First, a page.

Appendix M Productivity Trends Within the Period 1924-1937The experience of the 1920's and the 1930's differend in many respects, not least in government policy, and it is therefore interesting to compare the behavior of productivity in the two periods 1924-29 and 1929-37 (1929 being the relevant cycle peak). Unfortunately, there are several obstacles:
|(1) Data on hours of work are not available for 1929, since the relevant survey appears not to have been conducted in that year. TFI must therefore be calculated on the basis of man-years, not man-hours, and TFP likewise. The growth of TFP is consequently overstated for either 1924-29 or 1929-37, or both, since between 1924 and 1937 hours of work increased somewhat.|
|(2) More important, there are large divergencies between the alternative indicators of GDP (see Table M.1 .). The output measure shows the 1930's in a much less unfavorable light relative to the 1920's than the income and expenditure measures, and hence the compromise measure. This requires to be borne in mind in studying sectoral measures, which necessarily come from the output side.|
|(3) Revisions are not available of the estimates in Feinstein 1965 of the interwar capital stock for individual manufacturing industries, consistent with his revision for total manufacturing.|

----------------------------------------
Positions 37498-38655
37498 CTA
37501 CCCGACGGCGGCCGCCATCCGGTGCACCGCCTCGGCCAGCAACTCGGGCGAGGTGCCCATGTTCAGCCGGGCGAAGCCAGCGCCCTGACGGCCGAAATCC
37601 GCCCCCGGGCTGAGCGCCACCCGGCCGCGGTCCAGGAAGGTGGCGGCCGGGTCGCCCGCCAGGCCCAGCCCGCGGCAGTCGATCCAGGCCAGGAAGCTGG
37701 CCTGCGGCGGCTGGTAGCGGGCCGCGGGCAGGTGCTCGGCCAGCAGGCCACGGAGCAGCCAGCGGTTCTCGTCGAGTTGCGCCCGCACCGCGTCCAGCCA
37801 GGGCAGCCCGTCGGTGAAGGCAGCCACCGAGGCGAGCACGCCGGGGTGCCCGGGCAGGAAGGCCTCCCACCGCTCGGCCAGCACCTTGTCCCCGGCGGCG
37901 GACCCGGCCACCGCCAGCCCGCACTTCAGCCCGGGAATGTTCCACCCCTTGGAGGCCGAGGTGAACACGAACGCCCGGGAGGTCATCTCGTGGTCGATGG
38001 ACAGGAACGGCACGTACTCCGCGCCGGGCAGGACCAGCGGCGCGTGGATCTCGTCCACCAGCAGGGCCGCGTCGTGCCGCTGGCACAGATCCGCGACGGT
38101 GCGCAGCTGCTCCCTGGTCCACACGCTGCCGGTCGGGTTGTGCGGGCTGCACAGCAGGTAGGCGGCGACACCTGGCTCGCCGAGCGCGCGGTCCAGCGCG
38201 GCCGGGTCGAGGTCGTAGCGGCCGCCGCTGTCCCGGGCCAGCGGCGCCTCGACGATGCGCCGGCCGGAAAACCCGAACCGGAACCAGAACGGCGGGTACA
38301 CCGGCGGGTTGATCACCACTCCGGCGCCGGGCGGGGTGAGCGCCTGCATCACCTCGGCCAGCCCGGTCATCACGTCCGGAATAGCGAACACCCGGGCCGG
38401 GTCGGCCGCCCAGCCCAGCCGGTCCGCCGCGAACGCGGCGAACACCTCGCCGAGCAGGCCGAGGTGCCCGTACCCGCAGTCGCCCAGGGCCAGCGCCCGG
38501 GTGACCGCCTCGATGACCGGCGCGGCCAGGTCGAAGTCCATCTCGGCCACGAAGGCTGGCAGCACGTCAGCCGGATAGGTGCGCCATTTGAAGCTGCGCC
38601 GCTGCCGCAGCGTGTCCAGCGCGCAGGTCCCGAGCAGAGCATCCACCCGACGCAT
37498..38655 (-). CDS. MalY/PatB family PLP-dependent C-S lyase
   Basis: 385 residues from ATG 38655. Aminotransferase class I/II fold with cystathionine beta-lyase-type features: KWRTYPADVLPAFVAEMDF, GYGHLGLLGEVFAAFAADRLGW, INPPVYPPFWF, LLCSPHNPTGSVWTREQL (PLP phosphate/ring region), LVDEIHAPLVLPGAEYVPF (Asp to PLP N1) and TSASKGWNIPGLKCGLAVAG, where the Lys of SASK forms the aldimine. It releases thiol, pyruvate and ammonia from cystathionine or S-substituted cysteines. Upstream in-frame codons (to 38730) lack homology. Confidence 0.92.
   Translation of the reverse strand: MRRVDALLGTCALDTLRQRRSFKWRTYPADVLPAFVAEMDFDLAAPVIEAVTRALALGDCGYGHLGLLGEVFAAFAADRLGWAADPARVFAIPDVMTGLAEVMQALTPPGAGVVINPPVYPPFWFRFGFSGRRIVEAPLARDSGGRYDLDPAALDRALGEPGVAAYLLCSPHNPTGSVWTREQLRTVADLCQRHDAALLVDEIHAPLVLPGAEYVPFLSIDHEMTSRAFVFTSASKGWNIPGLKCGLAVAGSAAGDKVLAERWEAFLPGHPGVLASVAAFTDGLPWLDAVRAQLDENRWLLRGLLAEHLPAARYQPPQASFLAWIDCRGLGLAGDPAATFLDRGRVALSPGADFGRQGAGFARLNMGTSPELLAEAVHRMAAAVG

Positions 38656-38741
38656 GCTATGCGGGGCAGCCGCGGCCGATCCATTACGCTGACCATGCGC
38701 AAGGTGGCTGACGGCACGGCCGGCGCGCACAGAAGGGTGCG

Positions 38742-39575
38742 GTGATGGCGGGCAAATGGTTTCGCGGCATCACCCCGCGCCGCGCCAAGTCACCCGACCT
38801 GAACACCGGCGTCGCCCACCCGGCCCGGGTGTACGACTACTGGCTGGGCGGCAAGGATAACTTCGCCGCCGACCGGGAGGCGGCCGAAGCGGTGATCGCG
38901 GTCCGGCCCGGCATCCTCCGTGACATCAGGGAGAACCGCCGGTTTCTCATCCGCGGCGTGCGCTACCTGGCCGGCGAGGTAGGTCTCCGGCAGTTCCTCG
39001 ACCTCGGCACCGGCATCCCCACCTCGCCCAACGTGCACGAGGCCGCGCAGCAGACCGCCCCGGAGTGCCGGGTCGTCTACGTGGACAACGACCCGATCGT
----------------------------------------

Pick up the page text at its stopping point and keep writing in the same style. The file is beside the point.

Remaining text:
With these qualifications in mind, the following conclusions from Tables M.1-M.3 may be noted.
|(4) In addition to the above statistical problems, there are problems of interpretation. Though the unemployment rate was much the same in 1924, 1929, and 1937, none of those years had anything near to full employment, and there were substantial differences between industries in the time patterns of the movement of demand relative to supply. It cannot be assumed that the effects of these differences on productivity were neutral even at the aggregate level. Some of the observed sectoral differences in the rate of growth of productivity between 1924-29 and 1929-37 undoubtedly reflected cyclical-type forces rather than long-run trends. This applies in some degree to 1924-37 as a whole, but not so much.|
|(1) TFP in the economy as a whole grew faster in 1924-29 than in 1929-37 (Table M.1). |
Questia, a part of Gale, Cengage Learning. www.questia.com
Book title: British Economic Growth, 1856-1973.
Contributors: R. C. O. Matthews - Author, C. H. Feinstein - Author, J. Odling-Smee - Author.
Place of publication: Oxford, England.
Publication year: 1982.
Page number: 608.
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